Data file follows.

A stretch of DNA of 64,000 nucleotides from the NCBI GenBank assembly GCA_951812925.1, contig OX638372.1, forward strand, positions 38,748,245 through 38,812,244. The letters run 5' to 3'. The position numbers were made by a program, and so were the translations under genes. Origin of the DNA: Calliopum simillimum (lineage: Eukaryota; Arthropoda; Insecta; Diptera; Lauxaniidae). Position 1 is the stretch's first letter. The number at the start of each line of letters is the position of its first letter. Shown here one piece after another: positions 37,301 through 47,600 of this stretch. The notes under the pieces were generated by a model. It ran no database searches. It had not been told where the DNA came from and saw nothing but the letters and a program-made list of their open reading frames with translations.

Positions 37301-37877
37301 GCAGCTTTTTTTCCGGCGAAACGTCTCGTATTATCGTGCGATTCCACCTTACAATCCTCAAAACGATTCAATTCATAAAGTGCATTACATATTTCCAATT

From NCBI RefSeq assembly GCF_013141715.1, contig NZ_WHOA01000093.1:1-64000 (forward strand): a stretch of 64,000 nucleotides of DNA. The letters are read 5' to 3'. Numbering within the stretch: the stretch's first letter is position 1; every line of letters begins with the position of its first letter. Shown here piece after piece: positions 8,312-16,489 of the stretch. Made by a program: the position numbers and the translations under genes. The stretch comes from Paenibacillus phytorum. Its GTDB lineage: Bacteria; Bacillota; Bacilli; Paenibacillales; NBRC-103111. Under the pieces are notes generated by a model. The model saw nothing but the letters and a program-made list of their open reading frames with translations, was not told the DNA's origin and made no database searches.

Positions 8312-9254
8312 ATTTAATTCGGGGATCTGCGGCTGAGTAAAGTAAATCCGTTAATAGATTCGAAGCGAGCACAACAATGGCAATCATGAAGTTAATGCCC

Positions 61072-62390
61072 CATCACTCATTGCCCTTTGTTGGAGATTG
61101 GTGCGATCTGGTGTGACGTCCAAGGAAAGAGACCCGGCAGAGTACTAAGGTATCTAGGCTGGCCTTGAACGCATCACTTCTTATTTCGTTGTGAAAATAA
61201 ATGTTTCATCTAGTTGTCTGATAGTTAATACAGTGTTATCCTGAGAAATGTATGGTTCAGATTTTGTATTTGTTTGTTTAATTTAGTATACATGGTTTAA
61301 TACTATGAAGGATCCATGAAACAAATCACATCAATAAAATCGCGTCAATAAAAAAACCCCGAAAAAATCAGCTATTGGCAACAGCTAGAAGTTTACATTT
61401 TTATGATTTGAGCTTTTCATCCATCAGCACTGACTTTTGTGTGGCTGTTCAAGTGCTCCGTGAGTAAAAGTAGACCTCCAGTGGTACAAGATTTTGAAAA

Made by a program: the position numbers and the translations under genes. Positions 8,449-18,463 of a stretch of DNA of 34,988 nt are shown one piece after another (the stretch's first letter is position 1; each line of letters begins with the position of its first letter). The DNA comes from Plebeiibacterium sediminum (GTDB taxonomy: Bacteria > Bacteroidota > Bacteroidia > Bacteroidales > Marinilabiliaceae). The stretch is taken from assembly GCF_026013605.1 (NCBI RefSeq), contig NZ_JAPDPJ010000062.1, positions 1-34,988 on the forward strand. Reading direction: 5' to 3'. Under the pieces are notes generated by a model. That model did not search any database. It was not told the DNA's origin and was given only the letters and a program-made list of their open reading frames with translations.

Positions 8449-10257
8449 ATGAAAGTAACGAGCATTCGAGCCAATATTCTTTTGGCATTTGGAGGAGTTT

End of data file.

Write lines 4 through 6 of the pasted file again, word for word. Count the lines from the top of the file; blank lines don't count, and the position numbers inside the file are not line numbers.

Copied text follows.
From NCBI RefSeq assembly GCF_013141715.1, contig NZ_WHOA01000093.1:1-64000 (forward strand): a stretch of 64,000 nucleotides of DNA. The letters are read 5' to 3'. Numbering within the stretch: the stretch's first letter is position 1; every line of letters begins with the position of its first letter. Shown here piece after piece: positions 8,312-16,489 of the stretch. Made by a program: the position numbers and the translations under genes. The stretch comes from Paenibacillus phytorum. Its GTDB lineage: Bacteria; Bacillota; Bacilli; Paenibacillales; NBRC-103111. Under the pieces are notes generated by a model. The model saw nothing but the letters and a program-made list of their open reading frames with translations, was not told the DNA's origin and made no database searches.

Positions 8312-9254
8312 ATTTAATTCGGGGATCTGCGGCTGAGTAAAGTAAATCCGTTAATAGATTCGAAGCGAGCACAACAATGGCAATCATGAAGTTAATGCCC